Puslinch, Devon

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Coordinates: 50°20′24″N 4°00′40″W / 50.340°N 4.011°W / 50.340; -4.011

River Yealm at Puslinch
Arms of Upton: Sable, a cross flory argent[1] A younger branch of the family later settled at Lupton

Puslinch, Devon, England, is a small but ancient rural locality to the south of Yealmpton village in the South Hams district of the county. The name Puslich or Posylynch means "the hill where the peaase grows".[2] Local History

Its most famous landmark is Puslinch House, a Georgian mansion[3] owned for generations by the Yonge family. Previous to that the estate was owned by the Poslylinch, Mohun and Upton families and then from 1718 the Yonges who had the current house built following the marriage of John Yonge and Mary Upton. The earlier medieval house still exists in the grounds as a country cottage.[4] All these families were connected by marriage. Details of the Yonge family can be found at http://www.yongefamily.info/ and[5]

The style is said to be that of Christopher Wren. However he almost certainly was not the architect if indeed there was an architect at all. Most likely it was "designed" by a local craftsman who may perhaps have worked under Wren.

The following is extracted from Polewhele's History of Devonshire, British Library 942.3/5, first published between 1793-1806.

"Old Puslinch was inhabited by the family of Uptons or Uppetons, as sometimes spelt for several centuries, till at the beginning of this century it fell into the joint possession of two daughters, Elizabeth and Mary, the latter of whom in this century married James Yonge, surgeon of Plymouth by which means and purchase of the other sisters moiety, he became possessed of the whole, and it has since continued in his family. The above mentioned James Yonge on his marriage to Mary Upton built the house, which is now called Puslinch. It is a large well built brick house, on which was expended 9000 to 10,000 pounds. It has been completed between 60 and 70 years. He purchased also the manor of Puslinch and the perpetuity of the rectory of Newton off the Duke of Leeds. Puslinch House stands on the northern border of the Parish, overlooking the river about a 100 yards to the eastward of the old house, and on a rising ground, and seem about midway from the east and west extreme of the parish. A little detached from the old house stood a chapel of considerable size, as a private chapel: It had been time immemorial been used as an out house for the farm, it is very indifferently built, and was much injured by a large tree falling across it, that it has lately been entirely removed. In all probability a field in the midst of the Puslinch estate and another in that of Collaton containing about 20 acres, was appropriated to the maintenance of the service, one being called Parsons Headon and one being called Parsons Park."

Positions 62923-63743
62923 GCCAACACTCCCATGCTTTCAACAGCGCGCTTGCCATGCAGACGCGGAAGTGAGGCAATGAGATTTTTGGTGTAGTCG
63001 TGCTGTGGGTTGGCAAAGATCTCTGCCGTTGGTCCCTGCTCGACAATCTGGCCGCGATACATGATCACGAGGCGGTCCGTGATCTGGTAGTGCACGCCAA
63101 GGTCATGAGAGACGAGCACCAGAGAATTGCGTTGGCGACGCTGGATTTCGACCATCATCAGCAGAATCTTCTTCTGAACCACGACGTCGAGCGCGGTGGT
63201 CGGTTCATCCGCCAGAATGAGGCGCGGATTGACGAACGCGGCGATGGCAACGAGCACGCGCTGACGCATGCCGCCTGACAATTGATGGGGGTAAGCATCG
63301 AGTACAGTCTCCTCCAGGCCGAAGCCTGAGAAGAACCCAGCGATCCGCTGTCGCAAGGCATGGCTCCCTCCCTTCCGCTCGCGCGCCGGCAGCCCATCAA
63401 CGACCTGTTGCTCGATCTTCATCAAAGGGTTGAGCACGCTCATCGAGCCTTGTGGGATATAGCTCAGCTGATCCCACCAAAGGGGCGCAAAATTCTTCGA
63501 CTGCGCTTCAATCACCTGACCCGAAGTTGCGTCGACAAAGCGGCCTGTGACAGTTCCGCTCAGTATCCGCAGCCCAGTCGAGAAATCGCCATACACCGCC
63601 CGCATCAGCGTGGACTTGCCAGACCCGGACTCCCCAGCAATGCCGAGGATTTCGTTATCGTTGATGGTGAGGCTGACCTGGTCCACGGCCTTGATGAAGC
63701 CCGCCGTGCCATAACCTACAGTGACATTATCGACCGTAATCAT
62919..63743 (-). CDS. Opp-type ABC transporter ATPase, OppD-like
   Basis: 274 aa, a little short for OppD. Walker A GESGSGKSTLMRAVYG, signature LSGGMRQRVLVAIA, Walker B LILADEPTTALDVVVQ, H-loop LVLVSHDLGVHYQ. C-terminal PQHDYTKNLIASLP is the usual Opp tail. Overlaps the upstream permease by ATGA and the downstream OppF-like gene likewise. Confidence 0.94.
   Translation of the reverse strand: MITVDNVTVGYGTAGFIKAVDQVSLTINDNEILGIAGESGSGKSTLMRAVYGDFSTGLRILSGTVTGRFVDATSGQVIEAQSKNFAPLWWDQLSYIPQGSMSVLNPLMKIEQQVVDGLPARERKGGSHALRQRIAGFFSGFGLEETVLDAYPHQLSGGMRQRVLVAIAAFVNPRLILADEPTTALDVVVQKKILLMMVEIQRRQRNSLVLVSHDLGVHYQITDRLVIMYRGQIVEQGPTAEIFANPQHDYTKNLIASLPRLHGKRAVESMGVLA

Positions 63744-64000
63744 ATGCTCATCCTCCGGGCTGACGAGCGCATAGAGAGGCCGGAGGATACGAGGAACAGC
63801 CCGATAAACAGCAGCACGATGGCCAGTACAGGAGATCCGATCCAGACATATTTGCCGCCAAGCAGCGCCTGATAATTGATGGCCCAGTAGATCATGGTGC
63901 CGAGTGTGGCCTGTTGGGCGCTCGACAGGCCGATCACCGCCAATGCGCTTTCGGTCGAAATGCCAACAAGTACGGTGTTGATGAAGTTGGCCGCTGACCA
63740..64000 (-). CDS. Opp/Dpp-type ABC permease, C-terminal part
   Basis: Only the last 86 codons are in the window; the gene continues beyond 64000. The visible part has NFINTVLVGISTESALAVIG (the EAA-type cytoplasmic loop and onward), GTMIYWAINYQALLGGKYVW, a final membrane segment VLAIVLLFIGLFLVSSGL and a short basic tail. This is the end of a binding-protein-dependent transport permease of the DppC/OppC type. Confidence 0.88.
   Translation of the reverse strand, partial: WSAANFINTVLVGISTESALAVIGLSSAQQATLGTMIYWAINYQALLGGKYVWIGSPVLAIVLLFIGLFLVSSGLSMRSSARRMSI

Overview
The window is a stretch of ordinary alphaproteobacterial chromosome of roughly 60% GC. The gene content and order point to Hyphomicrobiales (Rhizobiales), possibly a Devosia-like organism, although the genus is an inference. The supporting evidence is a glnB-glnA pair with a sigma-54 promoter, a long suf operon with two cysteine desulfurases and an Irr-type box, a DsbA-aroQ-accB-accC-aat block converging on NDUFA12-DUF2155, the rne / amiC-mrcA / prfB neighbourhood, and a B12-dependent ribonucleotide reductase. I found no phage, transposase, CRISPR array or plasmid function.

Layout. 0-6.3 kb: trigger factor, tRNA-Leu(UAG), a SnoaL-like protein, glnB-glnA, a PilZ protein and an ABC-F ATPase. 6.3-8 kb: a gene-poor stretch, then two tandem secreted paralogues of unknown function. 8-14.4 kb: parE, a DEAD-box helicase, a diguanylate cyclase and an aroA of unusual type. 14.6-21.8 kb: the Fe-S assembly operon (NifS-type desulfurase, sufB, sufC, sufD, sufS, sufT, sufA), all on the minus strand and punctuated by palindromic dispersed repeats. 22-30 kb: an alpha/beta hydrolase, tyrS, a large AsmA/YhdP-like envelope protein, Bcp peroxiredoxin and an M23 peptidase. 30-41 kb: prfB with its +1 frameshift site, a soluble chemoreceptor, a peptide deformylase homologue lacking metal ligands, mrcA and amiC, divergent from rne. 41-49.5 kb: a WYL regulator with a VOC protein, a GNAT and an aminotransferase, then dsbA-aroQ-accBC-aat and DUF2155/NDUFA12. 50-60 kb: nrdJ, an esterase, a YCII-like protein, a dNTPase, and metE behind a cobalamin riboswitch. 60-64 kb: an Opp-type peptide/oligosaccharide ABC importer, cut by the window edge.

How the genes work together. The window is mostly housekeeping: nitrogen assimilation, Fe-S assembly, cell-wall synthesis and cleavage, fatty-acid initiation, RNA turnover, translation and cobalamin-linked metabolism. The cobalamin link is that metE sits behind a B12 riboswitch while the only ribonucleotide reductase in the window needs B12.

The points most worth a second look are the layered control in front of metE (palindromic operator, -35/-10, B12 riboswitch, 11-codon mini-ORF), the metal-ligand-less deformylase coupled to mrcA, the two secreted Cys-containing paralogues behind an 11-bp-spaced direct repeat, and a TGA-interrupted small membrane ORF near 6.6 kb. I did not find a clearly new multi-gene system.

Puslinch angled view across lawn.jpg


View of Puslinch House across the lawn


Other scenic features include a farm,[6] a chapel,[7] and a bridge over the River Yealm, notable for the extent of shelter that its steep sides and natural topography offer.

References[edit]

  1. ^ Vivian, Lt.Col. J.L., (Ed.) The Visitations of the County of Devon: Comprising the Heralds' Visitations of 1531, 1564 & 1620, Exeter, 1895, p.743
  2. ^ Devon RuralArchive
  3. ^ Further details of house
  4. ^ Plymouth and West Devon Record Office Series 107
  5. ^ Yonge family Details
  6. ^ Scenic walk
  7. ^ Modern usage by NHS

External links[edit]